Lost in the buzz over Google's (Nasdaq: GOOG) blowout earnings and musical chairs at the helm last week is Big G's push into the Groupon-esque.

The world's leading search engine confirmed to social news website Mashable that it was beginning to test the sale of prepaid vouchers. The news site also unearthed what is presumably the offer sheet being used to woo merchants.

In theory, none of this should matter. It's late to the party. Google is already way behind Groupon and the Amazon.com (Nasdaq: AMZN)-bankrolled LivingSocial. Groupon issued a press release this month indicating that its subscriber base has grown from 2 million to more than 50 million over the past year. LivingSocial cleared more than 1.3 million half-priced Amazon.com gift cards in a single day last week.

Even AOL (NYSE: AOL), with last year's repositioning of its Wow.com domain into a social coupon site, had a head start. As of this morning, Wow.com has more than two dozen cities available, though most of them are currently defaulting to a national deal.

Dot-com giants have also been challenged to cash in on Web 2.0 trends. Can you name a single portal giant that has excelled in social networking? Neither can I.

However, Google can't be ignored in this space. It's the global leader in online advertising. It already gives sponsors the ability to create offer-extension ads. It's also hungry enough to make its Google Checkout a platform, shoehorning it into Google Offers.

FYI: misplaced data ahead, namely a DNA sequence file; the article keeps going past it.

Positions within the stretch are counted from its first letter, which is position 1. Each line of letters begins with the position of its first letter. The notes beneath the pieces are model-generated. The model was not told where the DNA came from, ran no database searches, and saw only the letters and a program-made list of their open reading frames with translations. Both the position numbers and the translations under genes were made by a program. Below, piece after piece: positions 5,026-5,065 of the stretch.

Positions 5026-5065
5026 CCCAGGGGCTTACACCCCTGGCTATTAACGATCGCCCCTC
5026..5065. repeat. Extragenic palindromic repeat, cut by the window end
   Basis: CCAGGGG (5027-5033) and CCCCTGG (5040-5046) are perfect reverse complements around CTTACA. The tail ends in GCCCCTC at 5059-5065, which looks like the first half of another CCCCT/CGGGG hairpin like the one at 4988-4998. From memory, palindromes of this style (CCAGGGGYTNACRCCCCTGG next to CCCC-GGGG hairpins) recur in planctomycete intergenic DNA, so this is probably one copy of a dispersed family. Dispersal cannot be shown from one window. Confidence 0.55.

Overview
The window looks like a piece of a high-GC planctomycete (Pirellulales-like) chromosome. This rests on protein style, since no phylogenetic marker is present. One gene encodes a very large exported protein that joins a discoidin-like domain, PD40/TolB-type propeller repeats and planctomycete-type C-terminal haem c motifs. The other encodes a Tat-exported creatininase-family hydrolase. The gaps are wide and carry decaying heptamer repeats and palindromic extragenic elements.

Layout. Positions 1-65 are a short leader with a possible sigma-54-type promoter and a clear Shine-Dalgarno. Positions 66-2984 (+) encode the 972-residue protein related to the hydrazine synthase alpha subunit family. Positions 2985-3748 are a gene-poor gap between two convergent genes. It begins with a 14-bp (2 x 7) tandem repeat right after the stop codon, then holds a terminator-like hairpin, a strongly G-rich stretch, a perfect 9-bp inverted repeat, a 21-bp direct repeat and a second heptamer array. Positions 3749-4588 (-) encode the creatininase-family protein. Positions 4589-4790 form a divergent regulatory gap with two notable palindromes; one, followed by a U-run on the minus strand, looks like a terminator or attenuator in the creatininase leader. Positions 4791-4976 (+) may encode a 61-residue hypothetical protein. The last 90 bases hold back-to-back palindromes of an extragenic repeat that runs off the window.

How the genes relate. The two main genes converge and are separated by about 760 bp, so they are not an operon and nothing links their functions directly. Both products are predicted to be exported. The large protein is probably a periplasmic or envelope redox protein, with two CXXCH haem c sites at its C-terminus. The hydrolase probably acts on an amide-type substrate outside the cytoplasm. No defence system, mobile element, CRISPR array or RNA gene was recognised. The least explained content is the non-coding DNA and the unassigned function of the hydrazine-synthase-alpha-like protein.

Yes, there's another play here beyond cashing in on the hot sponsored deal craze. Google Checkout is apparently the financial platform of choice for deal-seekers to cash in on its prepaid vouchers. Google Checkout has struggled to make a dent in eBay's (Nasdaq: EBAY) PayPal stronghold, but this could be a game changer if Google Offers takes off.

Big G is taking an aggressive tack here. Google is apparently offering merchants 80% of the business' share of the voucher proceeds within three days, and the balance within two months. Groupon pays out in thirds through three monthly installments. Google may be making itself vulnerable for merchants that go under or can't comply with the terms of the deal, but it doesn't have much of a choice. It can't just copy Groupon's terms.

Groupon's success has spawned countless imitators. Most of them will probably be toast in a year or two. The niche-specific companies have a better shot. OpenTable (Nasdaq: OPEN), Travelzoo (Nasdaq: TZOO), Yelp, and The Knot (Nasdaq: KNOT) have thrown their hats into the Groupon-esque ring. They have the advantage of millions of loyal followers in their areas of specialty. Google can't afford to play small ball. It needs to go for the Groupon whale itself.

Big G is late, but it's not hopelessly late. As long as it can pull this off without alienating its gargantuan base of advertisers who don't feel like discounting their wares and services, it has a good shot here. Don't forget how Google Offers should dovetail nicely into the popular Google Maps, Android applications, and even Gmail.

Never underestimate a cash-rich company with a financial platform to promote and an online advertising business to defend.

Is it too late for Google to take on Groupon and LivingSocial? Share your thoughts in the comment box below.